In part one of this exclusive interview, John Wookey, Salesforce.com's EVP of social applications, discussed his firm's vision for its Rypple offering. In part two, he offers a stark assessment of the Cloud prospects for SAP and Oracle from the perspective of someone who used to work for both...
HCM has become the latest front line in the Cloud apps market following SAP’s acquisition of SuccessFactors, Oracle’s purchase of Taleo and the identification by both of Cloud-start up Workday as a major competitive threat. To that end, some have speculated that Oracle has reprioritised its Fusion ambitions around HCM rather than the CRM space.
Wookey’s not so sure. “HCM was always a big part of the Fusion plans when I was there and it’s one of the reasons for their Taleo acquisition as well,” he opines. “There are big overlaps with areas of Fusion there. Even In the downturn HCM systems have continued to grow with the shift towards Cloud-based systems partly because they are just easier to acquire. You can take them on in incremental steps.”
Wookey’s departure from Oracle was widely speculated to indicate differences in strategic direction between him and Oracle CEO Larry Ellison – who at the time was still in his ‘Cloud is just water vapour’ phase. So does Oracle now get the Cloud?
“Some people at Oracle get Cloud, some don’t,” he shrugs. “RightNow is a good offering, so is Taleo. But the story gets challenging when you have them both as part of the overall offering. RightNow Desktop Agent is a .Net product for example, so they either have to accept they’re using that or they’ll have to re-platform it.
Meanwhile at SAP...
What about Wookey’s other former employer, SAP? The acquisition of SuccessFactors brought with it the added benefit of securing the services of Lars Dalgaard to drive the firm’s revamped Cloud strategy. In fact, it’s temping to question which was seen to be the greater benefit: SuccessFactors or Dalgaard.
“They bought both. Clearly it was sensible as they didn’t believe internally that they could go fast enough with Business ByDesign. They had to move more quickly,” responds Wookey, adding that there are issues with such a move. “Bringing in such a strong personality and bending the direction of a company that is very entrenched – that’s a challenge.”
And it’s not the only one, he adds. “They have the on premise stuff separate. How they decide what to sell – on premise or Cloud? They have competing solutions,” he notes. “The distribution strategy is also an issue. The move from traditional licensing to subscription licensing can’t be done over night – they will take a hit. Ariba took a three to four year hit when it did this.”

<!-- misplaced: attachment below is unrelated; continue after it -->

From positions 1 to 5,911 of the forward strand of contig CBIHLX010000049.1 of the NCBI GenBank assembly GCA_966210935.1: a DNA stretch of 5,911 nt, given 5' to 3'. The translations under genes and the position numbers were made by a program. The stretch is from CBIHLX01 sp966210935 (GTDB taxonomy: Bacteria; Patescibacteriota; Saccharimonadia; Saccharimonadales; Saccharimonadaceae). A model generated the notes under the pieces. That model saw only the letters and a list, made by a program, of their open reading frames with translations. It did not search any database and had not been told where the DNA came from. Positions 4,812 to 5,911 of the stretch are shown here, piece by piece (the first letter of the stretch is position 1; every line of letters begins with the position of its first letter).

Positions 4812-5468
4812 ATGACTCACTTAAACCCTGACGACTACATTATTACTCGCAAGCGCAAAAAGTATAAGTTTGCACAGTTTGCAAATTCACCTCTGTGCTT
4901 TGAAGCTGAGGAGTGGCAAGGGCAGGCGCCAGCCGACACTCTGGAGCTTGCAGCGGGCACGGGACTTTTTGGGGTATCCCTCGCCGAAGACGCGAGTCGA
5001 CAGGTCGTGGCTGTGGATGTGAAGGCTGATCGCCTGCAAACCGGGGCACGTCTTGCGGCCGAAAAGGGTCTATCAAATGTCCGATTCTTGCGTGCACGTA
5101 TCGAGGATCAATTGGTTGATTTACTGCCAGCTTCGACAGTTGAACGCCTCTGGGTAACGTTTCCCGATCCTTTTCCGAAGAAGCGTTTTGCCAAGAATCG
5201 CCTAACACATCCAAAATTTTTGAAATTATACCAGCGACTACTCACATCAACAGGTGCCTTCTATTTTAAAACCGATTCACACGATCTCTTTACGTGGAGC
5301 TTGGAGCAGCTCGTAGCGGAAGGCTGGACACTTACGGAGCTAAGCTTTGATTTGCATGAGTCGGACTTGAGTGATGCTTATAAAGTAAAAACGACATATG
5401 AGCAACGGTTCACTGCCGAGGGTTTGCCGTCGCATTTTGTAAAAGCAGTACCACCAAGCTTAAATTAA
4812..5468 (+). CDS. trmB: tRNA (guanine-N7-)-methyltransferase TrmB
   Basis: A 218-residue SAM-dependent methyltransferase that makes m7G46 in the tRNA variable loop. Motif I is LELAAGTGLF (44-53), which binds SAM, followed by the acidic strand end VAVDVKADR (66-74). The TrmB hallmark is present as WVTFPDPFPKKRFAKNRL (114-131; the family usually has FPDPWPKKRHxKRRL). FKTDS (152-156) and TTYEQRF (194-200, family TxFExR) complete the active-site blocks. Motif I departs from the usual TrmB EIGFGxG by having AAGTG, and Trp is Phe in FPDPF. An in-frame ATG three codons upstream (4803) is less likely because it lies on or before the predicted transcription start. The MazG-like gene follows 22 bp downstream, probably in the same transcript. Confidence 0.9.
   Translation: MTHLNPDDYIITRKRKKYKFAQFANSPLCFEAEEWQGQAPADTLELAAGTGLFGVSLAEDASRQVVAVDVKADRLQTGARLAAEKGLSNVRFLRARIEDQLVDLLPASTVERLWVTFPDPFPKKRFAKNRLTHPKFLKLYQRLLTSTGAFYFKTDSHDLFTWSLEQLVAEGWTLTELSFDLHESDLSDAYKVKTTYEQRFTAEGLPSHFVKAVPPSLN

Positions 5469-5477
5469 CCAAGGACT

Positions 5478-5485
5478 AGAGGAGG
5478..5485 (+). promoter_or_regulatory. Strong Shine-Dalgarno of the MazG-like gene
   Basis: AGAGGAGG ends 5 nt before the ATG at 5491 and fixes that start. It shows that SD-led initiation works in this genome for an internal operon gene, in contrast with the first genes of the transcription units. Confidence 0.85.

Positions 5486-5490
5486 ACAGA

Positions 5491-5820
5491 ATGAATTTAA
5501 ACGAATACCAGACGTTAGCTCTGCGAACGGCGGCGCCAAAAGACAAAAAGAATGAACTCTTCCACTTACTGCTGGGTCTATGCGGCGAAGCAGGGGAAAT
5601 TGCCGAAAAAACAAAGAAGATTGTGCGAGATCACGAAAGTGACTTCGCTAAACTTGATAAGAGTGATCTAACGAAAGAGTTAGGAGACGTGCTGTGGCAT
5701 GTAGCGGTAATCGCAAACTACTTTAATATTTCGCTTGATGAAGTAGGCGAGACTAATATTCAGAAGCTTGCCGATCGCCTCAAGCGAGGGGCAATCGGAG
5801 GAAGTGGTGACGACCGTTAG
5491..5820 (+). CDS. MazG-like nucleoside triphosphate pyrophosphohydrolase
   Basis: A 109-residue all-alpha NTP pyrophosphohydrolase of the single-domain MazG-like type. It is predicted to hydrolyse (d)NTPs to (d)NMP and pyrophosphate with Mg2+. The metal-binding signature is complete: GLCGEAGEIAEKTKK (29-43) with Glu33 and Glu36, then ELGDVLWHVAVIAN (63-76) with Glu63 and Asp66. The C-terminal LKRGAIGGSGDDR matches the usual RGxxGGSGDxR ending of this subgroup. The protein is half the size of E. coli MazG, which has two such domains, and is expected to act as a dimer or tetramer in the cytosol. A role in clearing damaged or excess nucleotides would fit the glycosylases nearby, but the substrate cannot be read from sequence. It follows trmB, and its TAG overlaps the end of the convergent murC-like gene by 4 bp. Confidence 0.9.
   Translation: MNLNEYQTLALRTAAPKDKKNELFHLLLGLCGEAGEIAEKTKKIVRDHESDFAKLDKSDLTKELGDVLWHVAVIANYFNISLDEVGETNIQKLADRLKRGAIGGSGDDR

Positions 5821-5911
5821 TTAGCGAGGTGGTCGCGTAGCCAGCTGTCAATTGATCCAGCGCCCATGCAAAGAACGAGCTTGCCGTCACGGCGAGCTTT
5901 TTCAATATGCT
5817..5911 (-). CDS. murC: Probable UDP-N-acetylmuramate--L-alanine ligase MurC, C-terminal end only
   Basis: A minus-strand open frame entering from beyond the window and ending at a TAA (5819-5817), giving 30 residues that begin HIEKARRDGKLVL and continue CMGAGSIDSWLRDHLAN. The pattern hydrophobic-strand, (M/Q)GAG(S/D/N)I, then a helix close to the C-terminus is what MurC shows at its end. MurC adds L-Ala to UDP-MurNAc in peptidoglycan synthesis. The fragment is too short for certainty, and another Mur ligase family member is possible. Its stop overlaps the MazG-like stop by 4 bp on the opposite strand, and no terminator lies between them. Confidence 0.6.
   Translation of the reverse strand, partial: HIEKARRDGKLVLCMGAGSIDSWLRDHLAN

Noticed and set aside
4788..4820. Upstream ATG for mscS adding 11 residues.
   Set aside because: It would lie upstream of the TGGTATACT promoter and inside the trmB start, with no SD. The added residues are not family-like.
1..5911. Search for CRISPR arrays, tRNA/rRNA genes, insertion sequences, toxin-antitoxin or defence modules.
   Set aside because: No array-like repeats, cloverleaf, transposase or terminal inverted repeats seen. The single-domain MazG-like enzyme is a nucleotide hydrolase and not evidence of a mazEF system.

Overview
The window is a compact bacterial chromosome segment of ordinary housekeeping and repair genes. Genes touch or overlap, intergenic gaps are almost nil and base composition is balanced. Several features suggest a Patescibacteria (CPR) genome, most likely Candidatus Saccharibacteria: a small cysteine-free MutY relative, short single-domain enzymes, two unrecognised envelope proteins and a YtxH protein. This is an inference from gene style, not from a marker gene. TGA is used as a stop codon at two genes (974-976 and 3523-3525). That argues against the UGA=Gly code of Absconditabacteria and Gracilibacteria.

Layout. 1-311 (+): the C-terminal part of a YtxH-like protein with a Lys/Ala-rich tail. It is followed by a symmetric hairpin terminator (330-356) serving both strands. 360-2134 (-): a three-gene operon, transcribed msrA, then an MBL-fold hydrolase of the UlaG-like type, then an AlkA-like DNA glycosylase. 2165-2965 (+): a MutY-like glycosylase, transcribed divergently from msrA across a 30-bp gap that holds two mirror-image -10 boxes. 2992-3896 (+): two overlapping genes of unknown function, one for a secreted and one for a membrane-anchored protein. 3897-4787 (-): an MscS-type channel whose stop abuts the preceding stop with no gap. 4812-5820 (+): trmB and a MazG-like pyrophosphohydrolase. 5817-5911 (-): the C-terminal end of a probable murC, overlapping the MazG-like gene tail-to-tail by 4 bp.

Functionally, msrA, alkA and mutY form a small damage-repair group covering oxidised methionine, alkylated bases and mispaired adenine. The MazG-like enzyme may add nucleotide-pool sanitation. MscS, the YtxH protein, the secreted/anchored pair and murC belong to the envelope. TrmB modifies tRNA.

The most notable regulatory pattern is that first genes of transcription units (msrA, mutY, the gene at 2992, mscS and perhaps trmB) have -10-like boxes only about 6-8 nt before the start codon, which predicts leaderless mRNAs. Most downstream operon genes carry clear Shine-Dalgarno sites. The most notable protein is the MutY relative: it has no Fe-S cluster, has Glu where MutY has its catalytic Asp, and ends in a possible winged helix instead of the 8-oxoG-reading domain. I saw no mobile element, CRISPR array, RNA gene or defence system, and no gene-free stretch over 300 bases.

Then there is the technology challenge facing both SAP and Oracle, he suggests. “SAP Business ByDesign and Oracle Fusion have some similarities in that they are both based on the premise that the right idea is to build a complete end-to-end suite with one data model, one set of workflow tools, one UI etc,”says Wookey. “I’m just not sure that’s the right model anymore.
“You need to build your apps around consumable services. More and more people will want to consumer very specifically designed business services from potentially different providers. If you tell people that they have to use a specific platform, well that’s what we did with Oracle and SAP.”
Heroku and mobile
But isn’t there an argument that the same can be said of Salesforce.com’s own Force.com platform? “We have people who use Force.com but we also have people who use Heroku,” insists Wookey. “That’s a pretty adaptive model. It’s one of the reasons that Marc went out to buy Heroku. Oracle has the problem of having on premise and Cloud on one code line and that’s really really hard to do.”
For his part, Wookey also identifies mobile application development as a priority for Salesforce.com. “We have a mobile first philosophy at Salesforce.com – iPhone, Android, iPad, other devices. It is our responsibility to bring services and information to those devices,” he declares.
“Everyone has a smart phone. We see people in pretty horrible conditions in terms of their education or their housing, but they have an iPhone. It’s become a priority and I think it’s the right priority as they have to be connected. The Occupy movement in San Francisco was literally right outside the Salesforce.com headquarters. Now some 20-30% of those protestors were homeless people who looked pretty desperate, but they had access to this technology.”
As Salesforce.com expands out its portfolio, it’s clear that Wookey will be playing a major role in shoring up the firm’s competitive defences against his former employers over at SAP and Oracle. As rivalry in the Cloud apps space becomes ever fiercer and the forthcoming battles between Salesforce.com, Oracle and SAP get ever more febrile, Wookey’s insight into all three firms is likely to serve him – and his latest boss – well.